Many are highlighting the unusual partnership outlined in the CARES Act, which will allow the U.S. Treasury to pool $454B together with the Fed's lending facilities to create $4T in loans aimed at helping businesses, states and local governments. If losses in the borrowing vehicles turn out to be larger than the amount Treasury has put in, the department will take the first hit, and the Fed will end up paying less money at the end of the year. While many see the program as another loss to the central bank's independence, the two entities are "closely joined at the hip in the crisis," said New York Life's Steven Friedman. "As they should be."
New car sales across the EU plunged 55.1% to 567,308 vehicles in March as large portions of the bloc's economy went into lockdown. Volkswagen's (OTCPK:VWAGY) sales decreased by 43.6%, while Renault (OTCPK:RNLSY) and PSA Group (OTCPK:PEUGF) posted a drop of 63.7% and 66.9%, respectively. Sales of cars made by BMW (OTCPK:BMWYY) slipped by 39.7%, while demand for rival Daimler (OTCPK:DDAIF) declined by 40.6%. New car sales in the U.S. fell 37.9% to 992,400 vehicles last month, according to WardsAuto.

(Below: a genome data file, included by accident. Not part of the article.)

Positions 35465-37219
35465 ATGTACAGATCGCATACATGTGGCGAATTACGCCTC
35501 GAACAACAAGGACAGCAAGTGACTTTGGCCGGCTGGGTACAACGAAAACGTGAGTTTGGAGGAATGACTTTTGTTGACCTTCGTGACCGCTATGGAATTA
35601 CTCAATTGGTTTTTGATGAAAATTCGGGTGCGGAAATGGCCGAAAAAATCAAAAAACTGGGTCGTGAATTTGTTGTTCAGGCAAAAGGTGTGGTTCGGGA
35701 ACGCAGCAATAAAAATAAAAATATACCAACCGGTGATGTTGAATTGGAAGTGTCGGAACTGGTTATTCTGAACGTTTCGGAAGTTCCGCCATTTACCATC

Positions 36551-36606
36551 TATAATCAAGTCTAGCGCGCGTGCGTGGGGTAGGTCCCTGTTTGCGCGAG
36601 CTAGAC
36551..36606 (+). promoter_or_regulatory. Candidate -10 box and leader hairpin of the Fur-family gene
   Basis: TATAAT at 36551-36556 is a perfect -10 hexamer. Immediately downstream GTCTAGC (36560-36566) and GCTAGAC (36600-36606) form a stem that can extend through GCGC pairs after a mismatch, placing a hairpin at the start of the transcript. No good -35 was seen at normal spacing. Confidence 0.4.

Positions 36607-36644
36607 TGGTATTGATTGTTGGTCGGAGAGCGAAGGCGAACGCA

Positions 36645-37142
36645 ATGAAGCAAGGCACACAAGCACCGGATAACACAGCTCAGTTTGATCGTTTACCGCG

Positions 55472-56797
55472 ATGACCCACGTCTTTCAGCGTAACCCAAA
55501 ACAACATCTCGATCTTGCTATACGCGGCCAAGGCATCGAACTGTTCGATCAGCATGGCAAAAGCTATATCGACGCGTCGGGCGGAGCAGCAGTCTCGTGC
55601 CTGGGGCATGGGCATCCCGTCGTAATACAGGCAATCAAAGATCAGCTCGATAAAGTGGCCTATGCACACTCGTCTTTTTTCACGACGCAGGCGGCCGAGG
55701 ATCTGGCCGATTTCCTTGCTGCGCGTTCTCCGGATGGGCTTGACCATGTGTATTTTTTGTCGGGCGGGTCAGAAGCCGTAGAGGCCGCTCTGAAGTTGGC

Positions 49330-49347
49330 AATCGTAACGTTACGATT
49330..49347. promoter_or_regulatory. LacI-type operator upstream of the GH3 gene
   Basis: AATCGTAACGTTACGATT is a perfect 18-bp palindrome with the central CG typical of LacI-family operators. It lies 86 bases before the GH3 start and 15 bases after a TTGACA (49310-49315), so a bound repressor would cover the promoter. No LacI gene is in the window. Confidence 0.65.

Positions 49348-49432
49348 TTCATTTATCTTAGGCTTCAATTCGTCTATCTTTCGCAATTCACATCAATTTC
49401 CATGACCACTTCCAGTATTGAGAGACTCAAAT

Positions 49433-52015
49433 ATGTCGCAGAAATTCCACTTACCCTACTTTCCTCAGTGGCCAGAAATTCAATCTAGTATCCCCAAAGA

As demand for online orders surge, Toyota-backed (NYSE:TM) self-driving company Pony.ai is teaming with e-commerce site Yamibuy to deliver packages and groceries in the city of Irvine, California. Deliveries will go directly to customers' doorsteps via a safety driver, or customers can choose to collect packages from the trunk of the car. Pony.ai operates a fleet of 10 modified Hyundai (OTCPK:HYMLF) Kona electric vehicles, which had been used as a robotaxi service in Irvine and Fremont.